AP sand crisis deaths: Families of suicide victims in dire financial situation

The government has denied allegations that the suicides were due to unemployment, saying that they were due to personal reasons and are being politicised by opposition parties.
AP sand crisis deaths: Families of suicide victims in dire financial situation
AP sand crisis deaths: Families of suicide victims in dire financial situation
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Polepally Venkatesh, a plumber from Guntur district in Andhra Pradesh, took his own life on October 2. A video that he had recorded before his death surfaced on October 28, in which he talked about being without work for four months.

“The situation is not good. There is no work. I don’t have the means to provide for my wife and children,” Venkatesh had said in the video. Around the same time, two more construction workers in the state reportedly took their lives.

Opposition parties claim that as many as 36 to 50 construction workers have died by suicide so far, because of unemployment caused by a shortage of sand needed for construction activity, ever since the YSRCP government came to power. The government has denied these allegations, stating that the suicides were due to personal reasons and are being politicised by the opposition parties.

The verbal spats between the ruling and opposition parties continue. Meanwhile, Rashi, Venkatesh’s 21-year-old wife, is left to fend for herself and her child. As she talks about how Venkatesh had been stressed for months due to lack of work, she goes on to blame herself.

“I should’ve understood his problems. Instead, I was concerned only with our son’s health and with putting food on the table. I would constantly ask him to bring groceries or arrange money for our son’s medical expenses. That would really upset him,” Rashi says.

Rashi, who was married to Venkatesh for nearly three years, has a 14-month-old son, who has been diagnosed with testicular hydrocele. “Doctors have told us that he needs surgery, but he is very lean and needs to be fed well so he puts on some weight first. These were my only concerns. This is why I pestered Venkatesh constantly and we ended up fighting often, though he kept pleading with me to understand that there was no work,” she says, in a heartbreakingly regretful voice.

For the past month and a half since they lost Venkatesh, Rashi and her child have somehow managed to get by with help from relatives. While the Telugu Desam Party has offered a financial support of Rs 2 lakh for Rashi and her child, there are loans amounting to more than Rs 1 lakh to be repaid, apart from the child’s surgery which is expected to cost around Rs 40,000 to 50,000.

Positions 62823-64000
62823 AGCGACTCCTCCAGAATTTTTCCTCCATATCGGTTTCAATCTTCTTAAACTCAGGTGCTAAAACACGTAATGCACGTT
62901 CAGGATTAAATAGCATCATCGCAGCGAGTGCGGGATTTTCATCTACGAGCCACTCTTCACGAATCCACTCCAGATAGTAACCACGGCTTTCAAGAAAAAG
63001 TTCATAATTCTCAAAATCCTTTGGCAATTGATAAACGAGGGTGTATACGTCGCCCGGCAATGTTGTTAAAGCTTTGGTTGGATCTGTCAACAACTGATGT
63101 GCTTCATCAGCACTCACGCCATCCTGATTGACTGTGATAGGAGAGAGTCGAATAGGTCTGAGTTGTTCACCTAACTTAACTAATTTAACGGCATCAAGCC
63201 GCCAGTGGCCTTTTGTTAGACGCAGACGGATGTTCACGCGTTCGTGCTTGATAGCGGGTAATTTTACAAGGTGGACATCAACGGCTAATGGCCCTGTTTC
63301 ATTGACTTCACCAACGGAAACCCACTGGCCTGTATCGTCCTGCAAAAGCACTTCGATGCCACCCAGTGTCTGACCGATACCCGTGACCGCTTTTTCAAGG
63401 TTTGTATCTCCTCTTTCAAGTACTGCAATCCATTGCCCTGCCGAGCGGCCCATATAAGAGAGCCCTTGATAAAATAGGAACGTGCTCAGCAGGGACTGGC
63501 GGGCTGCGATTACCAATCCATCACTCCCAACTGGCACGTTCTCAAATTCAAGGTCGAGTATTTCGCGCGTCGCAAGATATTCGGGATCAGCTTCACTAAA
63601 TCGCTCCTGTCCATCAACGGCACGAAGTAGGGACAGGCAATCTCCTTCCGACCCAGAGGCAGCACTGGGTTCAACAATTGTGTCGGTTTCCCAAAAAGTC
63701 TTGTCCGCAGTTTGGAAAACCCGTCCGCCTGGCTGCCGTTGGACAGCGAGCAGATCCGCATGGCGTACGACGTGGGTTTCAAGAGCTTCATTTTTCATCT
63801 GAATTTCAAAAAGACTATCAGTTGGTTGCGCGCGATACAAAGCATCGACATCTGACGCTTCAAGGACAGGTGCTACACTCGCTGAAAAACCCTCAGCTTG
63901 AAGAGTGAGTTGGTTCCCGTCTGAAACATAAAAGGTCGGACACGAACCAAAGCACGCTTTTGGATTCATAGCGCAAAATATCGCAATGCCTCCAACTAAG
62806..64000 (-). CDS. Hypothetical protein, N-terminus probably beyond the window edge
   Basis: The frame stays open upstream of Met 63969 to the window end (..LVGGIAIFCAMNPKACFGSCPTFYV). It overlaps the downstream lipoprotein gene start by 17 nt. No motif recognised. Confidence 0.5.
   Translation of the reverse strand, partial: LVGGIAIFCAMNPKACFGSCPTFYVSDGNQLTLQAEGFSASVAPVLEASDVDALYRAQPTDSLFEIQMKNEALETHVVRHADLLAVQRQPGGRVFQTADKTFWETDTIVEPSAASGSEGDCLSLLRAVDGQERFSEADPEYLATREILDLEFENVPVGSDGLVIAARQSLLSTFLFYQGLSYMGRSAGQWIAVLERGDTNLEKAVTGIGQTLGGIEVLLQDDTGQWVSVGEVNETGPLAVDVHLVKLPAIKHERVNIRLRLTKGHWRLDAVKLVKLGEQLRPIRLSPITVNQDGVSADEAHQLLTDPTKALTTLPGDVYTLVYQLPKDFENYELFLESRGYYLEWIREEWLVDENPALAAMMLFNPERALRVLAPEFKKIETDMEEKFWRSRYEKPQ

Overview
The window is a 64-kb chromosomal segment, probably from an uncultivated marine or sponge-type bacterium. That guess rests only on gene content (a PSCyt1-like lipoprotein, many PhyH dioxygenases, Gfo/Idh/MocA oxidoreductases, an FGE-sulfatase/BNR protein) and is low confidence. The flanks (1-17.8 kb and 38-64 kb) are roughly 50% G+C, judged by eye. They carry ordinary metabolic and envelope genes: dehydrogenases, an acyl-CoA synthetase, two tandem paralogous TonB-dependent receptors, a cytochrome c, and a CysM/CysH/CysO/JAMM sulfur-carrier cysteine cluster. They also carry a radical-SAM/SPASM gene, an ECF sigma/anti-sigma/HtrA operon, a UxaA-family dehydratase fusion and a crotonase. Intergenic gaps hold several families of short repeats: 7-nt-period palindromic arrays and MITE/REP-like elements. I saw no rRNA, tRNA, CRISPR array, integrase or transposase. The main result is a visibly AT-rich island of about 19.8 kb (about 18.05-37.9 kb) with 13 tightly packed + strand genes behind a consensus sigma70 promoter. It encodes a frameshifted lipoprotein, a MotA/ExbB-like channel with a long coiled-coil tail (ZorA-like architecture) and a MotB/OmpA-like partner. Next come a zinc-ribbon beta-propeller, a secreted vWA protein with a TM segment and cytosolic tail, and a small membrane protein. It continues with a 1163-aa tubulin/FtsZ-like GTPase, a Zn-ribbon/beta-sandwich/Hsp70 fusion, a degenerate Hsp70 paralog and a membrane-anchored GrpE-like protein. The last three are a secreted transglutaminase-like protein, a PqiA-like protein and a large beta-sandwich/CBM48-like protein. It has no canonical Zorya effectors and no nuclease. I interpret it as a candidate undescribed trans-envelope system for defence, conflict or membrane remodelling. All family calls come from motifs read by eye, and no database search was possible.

“I got married before I could complete my intermediate education. I’m desperately looking for work to provide for my child, but he also needs constant care,” she laments. With no financial assets of their own, the financial condition of the family, which was already fragile, has now become even more precarious after Venkatesh’s death.

Raavi Gopi, a tractor driver from Piduguralla mandal of Guntur district, killed himself on October 29. Like Venkatesh, he is survived by a two-year-old child, and his wife who is pregnant. His family’s situation is very similar to Rashi’s, according to Gopi’s paternal uncle Babu Rao.

“His work involved transporting sand. They have no agricultural land or any other capital. He was entirely dependent on daily wage labour. With no income for months, and pressure from people he had borrowed money from, he probably decided to take the drastic step,” Babu Rao says. With no collateral for bank loans, Gopi had taken informal loans locally, amounting to nearly Rs 1,80,000, Babu Rao says. “The monthly interest on the loans ranges from 3 to 4 per cent, and sometimes higher than that,” he adds.

The children of Botla Venkatrao, a 63-year-old construction worker from Nadendla mandal in Guntur who also died by suicide on November 7, tell a similar story. According to his daughter Malleshwari and son Suresh, Venkatrao had accumulated a debt of nearly Rs 5 lakh, for building a house and other expenses.

“We have no farmland. Without income for the past few months, my brother had to discontinue his bachelor’s degree,” says Malleshwari, who is married and lives with her in-laws and is now helping her family out after her father’s death. Their 50-year-old mother is also dependent on daily wage labour, Malleshwari says.

Opposition parties have held protests demanding a compensation of Rs 10,000 per month for workers forced into unemployment, and an ex gratia ranging from Rs 5 lakh to Rs 25 lakh for families of the suicide victims. Earlier this month, following Pawan Kalyan’s ‘long march’ against sand scarcity in Vizag, Minister for Municipal Administration Botcha Satyanarayana had told reporters that a compensation can be considered only once the deaths are proven to have been caused by sand shortage, and not due to personal reasons. The minister also stated that there was no clear mechanism in place to provide such compensation.

On the other hand, union leaders earlier claimed that there are already funds for the workers under the state’s Building and Other Construction Workers Welfare Board, from which the compensation must be paid. However, many construction workers remain unaffiliated with the union and several others from other professions are indirectly dependent on activity in the construction sector.

While the state government continues to deny that the sand crisis has caused deaths and claims to have stepped up measures to increase the supply of sand, the fragile financial condition of workers who have been unemployed for months continues with no immediate solution in sight.


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